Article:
Jane Williams. Bernard McGinn.
Martin Laird. William Johnston. Fisher Leith. William Lane Craig.
Relationships between church and state
Bruce W. Rabbi Evan Moffic. Benjamin Galan. Stephen Thurstan. Richard Brunton. Timothy Radcliffe. Philip Sherrard. Geoffrey Hindley. Alan E. Graeme Simsion. James Bruckner. Daniel J. Mark Rooker. Ravi Zacharias. Christopher Kaczor. Mark Vernon. Richard Rohr. Henri Nouwen. Bob Sorge. Bestselling Series. Harry Potter. Popular Features. New Releases. Categories: Christian Books. Description Excerpt from The Reformers; And the Theology of the Reformation IN introducing the present volume to the Public, the Editors feel that a few words of explanation may be desirable, in regard to the trust assigned to them, and the manner in which they have, in so far, attempted to discharge it.
In the interview which, at Dr Cunningham's request, they had with him within a few hours of his death, he committed to them the charge of his whole writings and manuscripts connected with the College, to be deposited in the Library, and to be used and applied to any purpose they judged right; stating, that he gave them absolute power to do in the matter as they considered to be best for his character, and the good of the Church. The charge thus verbally intrusted to them was formally and legally confirmed by the Trustees acting under Dr Cunningham's settlement; so that the Editors became invested with the character of his Literary Executors, and with the full powers and responsibilities attaching to such an office.
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Forgotten Books uses state-of-the-art technology to digitally reconstruct the work, preserving the original format whilst repairing imperfections present in the aged copy. In rare cases, an imperfection in the original, such as a blemish or missing page, may be replicated in our edition. We do, however, repair the vast majority of imperfections successfully; any imperfections that remain are intentionally left to preserve the state of such historical works.
People who viewed this also viewed. Add to basket. Bestsellers in Christianity. Damascus Christos Tsiolkas. Dominion Tom Holland. The History of Philosophy A. Mere Christianity C. Christ Among Us Anthony Wilhelm. The Way of Wisdom Timothy Keller. Change Me Prayers Tosha Silver. But, in the second place, the history of the Reformers is fitted to teach a lesson, by exhibiting a striking example of unwearied activity and industry. They were not mere students and authors, they were diligent and laborious workers. As students they acquired a large stock of learning; as writers they have transmitted to us a great mass of valuable authorship; while at the same time most of them had a great amount of ordinary practical work and business to attend to, and to discharge, in the different situations in which they were placed.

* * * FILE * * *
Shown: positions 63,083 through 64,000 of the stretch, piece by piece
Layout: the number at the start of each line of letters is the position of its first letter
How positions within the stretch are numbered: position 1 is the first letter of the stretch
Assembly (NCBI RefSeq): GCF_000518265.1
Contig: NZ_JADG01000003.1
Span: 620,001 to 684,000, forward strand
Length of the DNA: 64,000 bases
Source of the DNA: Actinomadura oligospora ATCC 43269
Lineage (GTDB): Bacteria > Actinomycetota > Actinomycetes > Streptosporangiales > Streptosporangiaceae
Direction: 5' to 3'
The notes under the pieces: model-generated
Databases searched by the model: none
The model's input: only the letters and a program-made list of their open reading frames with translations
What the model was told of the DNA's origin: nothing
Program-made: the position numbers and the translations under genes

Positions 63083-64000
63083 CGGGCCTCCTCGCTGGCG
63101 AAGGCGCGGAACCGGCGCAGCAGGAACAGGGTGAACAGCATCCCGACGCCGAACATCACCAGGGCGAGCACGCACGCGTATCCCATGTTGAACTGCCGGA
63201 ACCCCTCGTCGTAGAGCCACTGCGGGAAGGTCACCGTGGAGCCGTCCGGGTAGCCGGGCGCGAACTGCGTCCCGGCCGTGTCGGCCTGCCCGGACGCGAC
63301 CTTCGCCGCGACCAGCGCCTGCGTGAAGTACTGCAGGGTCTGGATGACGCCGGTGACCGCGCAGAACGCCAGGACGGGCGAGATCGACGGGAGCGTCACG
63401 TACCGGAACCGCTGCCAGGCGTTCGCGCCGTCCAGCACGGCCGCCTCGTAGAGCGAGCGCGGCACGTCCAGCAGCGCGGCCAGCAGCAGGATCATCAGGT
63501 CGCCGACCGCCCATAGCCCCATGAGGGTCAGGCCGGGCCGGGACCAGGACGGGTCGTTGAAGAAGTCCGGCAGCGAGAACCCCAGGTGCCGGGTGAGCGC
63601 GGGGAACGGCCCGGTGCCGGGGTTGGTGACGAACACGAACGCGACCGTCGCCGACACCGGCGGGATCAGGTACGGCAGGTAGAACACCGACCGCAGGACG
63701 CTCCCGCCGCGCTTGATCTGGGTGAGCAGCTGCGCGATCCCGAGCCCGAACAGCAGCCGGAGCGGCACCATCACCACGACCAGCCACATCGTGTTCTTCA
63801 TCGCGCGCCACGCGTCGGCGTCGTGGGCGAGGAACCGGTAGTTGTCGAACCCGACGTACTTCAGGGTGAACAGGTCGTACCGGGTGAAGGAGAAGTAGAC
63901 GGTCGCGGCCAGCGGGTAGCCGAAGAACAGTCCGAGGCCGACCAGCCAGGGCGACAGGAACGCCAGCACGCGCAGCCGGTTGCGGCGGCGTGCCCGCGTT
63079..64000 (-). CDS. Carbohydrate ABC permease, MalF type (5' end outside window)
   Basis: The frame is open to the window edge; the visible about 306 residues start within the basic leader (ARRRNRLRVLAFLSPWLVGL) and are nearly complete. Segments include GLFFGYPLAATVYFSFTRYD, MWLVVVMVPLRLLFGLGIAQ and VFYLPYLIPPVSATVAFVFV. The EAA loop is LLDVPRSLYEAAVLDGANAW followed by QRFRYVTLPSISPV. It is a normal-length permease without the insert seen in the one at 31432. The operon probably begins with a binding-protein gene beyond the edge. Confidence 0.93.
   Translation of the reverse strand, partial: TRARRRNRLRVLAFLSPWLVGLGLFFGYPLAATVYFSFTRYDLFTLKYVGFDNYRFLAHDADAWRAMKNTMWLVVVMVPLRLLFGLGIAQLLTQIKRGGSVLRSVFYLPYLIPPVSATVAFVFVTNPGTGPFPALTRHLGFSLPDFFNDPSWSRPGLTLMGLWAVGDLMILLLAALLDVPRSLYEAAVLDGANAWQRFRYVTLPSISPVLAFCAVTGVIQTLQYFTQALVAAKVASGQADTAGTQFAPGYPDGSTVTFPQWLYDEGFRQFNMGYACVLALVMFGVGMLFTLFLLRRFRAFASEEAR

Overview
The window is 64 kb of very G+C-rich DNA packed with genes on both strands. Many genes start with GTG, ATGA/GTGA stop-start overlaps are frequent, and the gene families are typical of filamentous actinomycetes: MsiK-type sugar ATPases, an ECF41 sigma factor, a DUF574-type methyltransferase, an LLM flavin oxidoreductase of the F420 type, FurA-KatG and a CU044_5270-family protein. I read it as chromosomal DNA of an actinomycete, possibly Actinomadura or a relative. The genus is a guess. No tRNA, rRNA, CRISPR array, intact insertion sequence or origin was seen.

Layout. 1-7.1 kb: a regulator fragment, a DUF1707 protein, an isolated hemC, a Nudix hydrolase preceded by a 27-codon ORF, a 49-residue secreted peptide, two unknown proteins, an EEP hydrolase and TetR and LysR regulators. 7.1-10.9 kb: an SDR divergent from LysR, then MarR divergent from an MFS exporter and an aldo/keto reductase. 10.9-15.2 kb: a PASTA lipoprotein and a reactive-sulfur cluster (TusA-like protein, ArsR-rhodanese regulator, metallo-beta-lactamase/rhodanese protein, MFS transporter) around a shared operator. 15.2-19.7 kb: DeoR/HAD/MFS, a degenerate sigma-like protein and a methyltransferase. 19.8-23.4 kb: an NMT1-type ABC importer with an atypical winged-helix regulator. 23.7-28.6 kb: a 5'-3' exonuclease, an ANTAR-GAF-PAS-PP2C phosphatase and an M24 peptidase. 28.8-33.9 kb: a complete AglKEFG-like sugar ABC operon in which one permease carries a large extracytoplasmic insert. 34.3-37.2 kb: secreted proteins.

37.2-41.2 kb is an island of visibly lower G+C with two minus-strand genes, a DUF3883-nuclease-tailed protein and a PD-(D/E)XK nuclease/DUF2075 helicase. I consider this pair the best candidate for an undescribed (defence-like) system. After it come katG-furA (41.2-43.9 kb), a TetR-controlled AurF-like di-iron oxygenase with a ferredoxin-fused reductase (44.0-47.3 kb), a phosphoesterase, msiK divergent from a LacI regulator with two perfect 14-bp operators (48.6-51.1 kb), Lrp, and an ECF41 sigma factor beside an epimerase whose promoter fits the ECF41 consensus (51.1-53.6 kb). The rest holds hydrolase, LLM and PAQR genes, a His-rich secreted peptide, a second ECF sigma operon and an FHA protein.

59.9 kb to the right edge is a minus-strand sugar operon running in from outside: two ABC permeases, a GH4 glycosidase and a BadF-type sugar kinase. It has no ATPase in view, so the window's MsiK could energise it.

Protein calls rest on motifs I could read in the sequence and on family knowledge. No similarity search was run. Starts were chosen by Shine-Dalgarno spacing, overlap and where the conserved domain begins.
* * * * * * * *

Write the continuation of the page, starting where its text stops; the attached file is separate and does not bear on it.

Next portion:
Most of them were voluminous authors, and have left behind them productions, the mere transcription of which we, with our low standard of industry and labour, are apt to think might be work for a lifetime. The works of the different Reformers exhibit, of course, in different degrees, evidence of care and elaboration in point of thought and diction; but they have almost all bequeathed productions which must have occupied a great deal of time, and required a great deal of thought and pains.
And they were none of them retired students, with leisure to devote their time unbroken to reading, reflection, and composition. They were all busily engaged in the discharge of important public duties, as professors and teachers, as pastors of congregations, and organizers of churches, and in the ordinary administration of ecclesiastical affairs.
They had a great public cause in hand, in the defence and maintenance of which they were called upon to take a part; and this not only required of them the publication of works through the press, but must have entailed upon them a large amount of private correspondence and of personal dealing with men.
They did not in general Beza was an exception attain to a great age, but they lived while they lived; and amid much to distract and harass them, they performed an amount of labour, physical and intellectual, the contemplation of which is usefully fitted to humble us under a sense of our imbecility, inactivity, and laziness, and to stir up to more strenuous and persevering exertion. Zwingli was cut off at the age of forty-seven; and yet, besides doing a great deal of work, not only as pastor and professor of theology in Zurich, but as the leading Reformer of the German portion of Switzerland, he has left us four folio volumes of well-digested, well-composed matter, upon all the great theological topics that then occupied the public mind.
Though he lived only fifty-four years, and struggled during a large portion of it with a very infirm state of bodily health, and with much severe disease, half his life was well-nigh spent before the Lord brought him to Geneva, and called him to engage in the public service of His church.
But how much was he enabled during the remainder of his life to do and to effect!kessai-payment.com/hukusyuu/map14.php
Reformers & the Theology of the Reformation by William Cunningham | Banner of Truth USA